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Logistics Management Jobs - Outlook for Logistics Management Jobs

supply chain managers salary

Logistics management jobs have become increasingly important over the years. In fact, these positions are so important that the world would literally fall apart without good people filling them. Also known as supply chain management, those in logistics management jobs are responsible for everyone having access to the goods they require for everyday living. If the chain is not managed effectively, then we experience shortages and increased inflation on food, clothing, and other necessities we need to keep up our health and lifestyle.

The people in logistics management jobs are responsible for a product’s entire lifespan from the extraction or production of the raw materials to the retail store shelves where they are purchased by consumers. Supply chain management (SCM) is not only concerned with current product supply chains and distribution, but they must attempt to predict the future of the supply chain in terms of how many products will be needed and where. These predictions span the short term, as in next season, and the long-term, as in the next 5 to 10 years.

Logistics management jobs are the key to the financial success of any large company that does not solely deal with services. The bottom line is always the most important part of any business, and logistics managers make sure that costs are low and turnover is high on the wholesale and retail levels. When you are dealing with food and water, however, the supply chain is much more serious. An unbroken chain is necessary for human survival. For these reasons, those who fill logistics management jobs need to be highly motivated, highly energetic, and be able to analyze complex situations.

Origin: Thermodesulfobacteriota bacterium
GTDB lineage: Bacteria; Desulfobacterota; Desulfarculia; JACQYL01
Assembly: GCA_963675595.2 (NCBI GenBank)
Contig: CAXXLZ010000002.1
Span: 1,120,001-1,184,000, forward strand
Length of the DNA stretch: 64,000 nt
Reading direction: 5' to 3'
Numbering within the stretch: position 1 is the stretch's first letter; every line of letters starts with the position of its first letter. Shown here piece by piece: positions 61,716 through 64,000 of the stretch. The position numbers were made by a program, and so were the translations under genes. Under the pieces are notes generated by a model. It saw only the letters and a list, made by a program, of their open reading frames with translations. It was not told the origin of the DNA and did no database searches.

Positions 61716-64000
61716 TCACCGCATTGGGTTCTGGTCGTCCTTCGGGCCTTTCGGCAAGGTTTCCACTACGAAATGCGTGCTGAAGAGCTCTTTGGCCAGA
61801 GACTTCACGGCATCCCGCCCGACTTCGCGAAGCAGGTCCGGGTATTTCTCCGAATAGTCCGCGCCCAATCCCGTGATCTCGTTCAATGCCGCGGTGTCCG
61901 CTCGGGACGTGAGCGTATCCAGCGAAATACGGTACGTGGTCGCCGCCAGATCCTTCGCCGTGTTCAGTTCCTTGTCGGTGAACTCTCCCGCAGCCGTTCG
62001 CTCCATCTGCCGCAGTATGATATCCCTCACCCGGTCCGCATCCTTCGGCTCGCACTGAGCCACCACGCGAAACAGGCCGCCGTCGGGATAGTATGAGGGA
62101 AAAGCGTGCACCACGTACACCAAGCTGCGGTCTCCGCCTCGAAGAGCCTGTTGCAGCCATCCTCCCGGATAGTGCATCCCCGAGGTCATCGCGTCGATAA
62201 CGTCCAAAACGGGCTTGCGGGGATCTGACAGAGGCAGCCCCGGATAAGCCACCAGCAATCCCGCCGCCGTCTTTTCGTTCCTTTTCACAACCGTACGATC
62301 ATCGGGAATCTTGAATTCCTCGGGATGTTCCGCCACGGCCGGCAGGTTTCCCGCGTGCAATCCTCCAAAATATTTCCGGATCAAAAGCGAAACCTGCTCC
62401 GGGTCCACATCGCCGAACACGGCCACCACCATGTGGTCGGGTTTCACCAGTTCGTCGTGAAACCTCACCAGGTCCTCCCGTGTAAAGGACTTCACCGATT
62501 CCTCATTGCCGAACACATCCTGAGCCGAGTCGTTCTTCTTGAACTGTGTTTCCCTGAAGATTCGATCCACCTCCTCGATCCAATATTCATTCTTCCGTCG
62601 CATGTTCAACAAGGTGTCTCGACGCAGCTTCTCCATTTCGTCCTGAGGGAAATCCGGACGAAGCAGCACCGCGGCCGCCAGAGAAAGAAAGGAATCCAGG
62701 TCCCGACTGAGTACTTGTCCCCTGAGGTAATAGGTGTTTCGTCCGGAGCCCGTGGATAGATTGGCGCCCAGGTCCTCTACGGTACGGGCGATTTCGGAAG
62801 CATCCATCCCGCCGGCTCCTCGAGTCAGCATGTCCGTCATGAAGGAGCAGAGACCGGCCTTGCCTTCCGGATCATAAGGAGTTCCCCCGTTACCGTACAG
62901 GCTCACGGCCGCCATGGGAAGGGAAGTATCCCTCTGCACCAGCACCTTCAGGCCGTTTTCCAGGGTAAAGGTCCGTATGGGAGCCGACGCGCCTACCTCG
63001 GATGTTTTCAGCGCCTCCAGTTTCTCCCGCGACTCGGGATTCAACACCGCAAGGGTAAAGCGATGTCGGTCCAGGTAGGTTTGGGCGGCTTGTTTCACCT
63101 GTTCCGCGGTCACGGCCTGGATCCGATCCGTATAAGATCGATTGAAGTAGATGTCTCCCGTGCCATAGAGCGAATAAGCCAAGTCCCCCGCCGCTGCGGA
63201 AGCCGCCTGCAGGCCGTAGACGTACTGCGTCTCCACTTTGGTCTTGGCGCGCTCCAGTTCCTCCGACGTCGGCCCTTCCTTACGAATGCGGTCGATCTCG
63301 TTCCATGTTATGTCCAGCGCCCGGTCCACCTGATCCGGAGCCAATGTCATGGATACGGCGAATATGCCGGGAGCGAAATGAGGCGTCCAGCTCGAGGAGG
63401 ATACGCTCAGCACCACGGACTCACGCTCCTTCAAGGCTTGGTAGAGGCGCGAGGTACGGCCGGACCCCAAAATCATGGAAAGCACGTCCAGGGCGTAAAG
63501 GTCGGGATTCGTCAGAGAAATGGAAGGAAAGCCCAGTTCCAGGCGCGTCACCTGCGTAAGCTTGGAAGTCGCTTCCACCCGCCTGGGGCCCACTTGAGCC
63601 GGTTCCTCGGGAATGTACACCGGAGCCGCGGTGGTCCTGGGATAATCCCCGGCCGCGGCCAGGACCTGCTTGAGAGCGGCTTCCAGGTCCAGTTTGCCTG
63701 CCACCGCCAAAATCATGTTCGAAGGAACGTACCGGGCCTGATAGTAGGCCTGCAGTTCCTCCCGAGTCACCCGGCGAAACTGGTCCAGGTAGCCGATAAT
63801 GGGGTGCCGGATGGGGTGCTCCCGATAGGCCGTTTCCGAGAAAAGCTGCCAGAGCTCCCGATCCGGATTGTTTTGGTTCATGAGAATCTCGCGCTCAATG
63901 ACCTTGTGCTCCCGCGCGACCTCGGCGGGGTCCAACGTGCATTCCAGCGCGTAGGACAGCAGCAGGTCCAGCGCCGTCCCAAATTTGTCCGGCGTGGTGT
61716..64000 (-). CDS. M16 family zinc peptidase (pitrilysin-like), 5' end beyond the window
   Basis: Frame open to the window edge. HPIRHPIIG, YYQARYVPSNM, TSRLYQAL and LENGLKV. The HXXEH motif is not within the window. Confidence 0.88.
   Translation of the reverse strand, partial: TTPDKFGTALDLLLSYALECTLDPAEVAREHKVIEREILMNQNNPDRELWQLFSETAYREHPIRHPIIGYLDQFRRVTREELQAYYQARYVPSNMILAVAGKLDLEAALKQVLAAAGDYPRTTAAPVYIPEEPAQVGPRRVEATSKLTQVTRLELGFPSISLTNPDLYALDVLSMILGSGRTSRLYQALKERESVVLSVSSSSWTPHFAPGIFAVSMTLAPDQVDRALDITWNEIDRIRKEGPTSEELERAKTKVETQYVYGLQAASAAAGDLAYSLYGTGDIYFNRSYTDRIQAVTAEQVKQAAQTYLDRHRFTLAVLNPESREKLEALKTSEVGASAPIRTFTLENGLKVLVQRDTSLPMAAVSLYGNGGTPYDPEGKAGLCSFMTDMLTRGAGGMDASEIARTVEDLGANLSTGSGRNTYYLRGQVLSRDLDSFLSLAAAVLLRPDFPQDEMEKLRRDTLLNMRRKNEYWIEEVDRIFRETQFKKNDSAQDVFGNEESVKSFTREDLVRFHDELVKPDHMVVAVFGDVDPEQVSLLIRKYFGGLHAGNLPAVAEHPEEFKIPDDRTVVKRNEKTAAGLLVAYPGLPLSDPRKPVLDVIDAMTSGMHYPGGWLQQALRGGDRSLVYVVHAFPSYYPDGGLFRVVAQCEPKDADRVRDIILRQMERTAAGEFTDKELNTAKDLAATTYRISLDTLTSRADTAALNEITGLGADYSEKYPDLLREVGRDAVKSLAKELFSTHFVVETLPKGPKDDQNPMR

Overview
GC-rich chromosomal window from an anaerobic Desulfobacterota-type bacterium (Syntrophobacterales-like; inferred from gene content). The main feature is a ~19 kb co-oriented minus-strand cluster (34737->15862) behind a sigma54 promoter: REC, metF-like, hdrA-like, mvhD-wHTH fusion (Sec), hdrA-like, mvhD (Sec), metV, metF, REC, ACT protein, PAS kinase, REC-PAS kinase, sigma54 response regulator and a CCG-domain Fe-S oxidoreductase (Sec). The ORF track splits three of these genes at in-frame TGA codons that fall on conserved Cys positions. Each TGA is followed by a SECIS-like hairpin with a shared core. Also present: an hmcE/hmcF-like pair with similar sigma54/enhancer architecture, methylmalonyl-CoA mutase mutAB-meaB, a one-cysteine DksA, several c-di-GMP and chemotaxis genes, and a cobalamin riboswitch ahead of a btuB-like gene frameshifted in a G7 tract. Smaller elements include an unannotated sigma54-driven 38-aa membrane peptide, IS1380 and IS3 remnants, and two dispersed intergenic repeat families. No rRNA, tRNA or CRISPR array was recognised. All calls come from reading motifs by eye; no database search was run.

Getting into logistics management jobs starts with a good education. Employers are not only looking for graduates who have excelled in logistics, purchasing, business operations, and transportation, but they are looking for well-rounded individuals who excel in a number of basic fields such as accounting, marketing, and business management. Other important classes and topics of study for logistics management jobs includes inventory, inventory forecasting, sourcing, reverse logistics, outsourcing, global supply issues, and product design.

The number of logistics management jobs is expected to grow by over 20% through 2018. This is much higher than the 8% to 10% average for all jobs in the United States. The downside is that competition for these jobs is also expected to grow as more students enter these programs. This means that even though more jobs are opening up, you may not even be considered for them unless you are at the top of your class.

Employers hiring for logistics management jobs include every sort of manufacturer and third-party logistics management providers. Many companies find it to be more economical to use a third-party logistics management specialist company instead of using in-house logistics managers. Other industries that hire for logistics management jobs are retailers, wholesalers, and distributors.

In 2007, the median starting salary for college graduates entering logistics management jobs was $45,771. The salary level varies depending on the industry in which employees are hired and the experience employees have in the job. Experiences supply chain managers earn an average salary of $89,300 and executives make anywhere from $200,000 to $254,000 annually.

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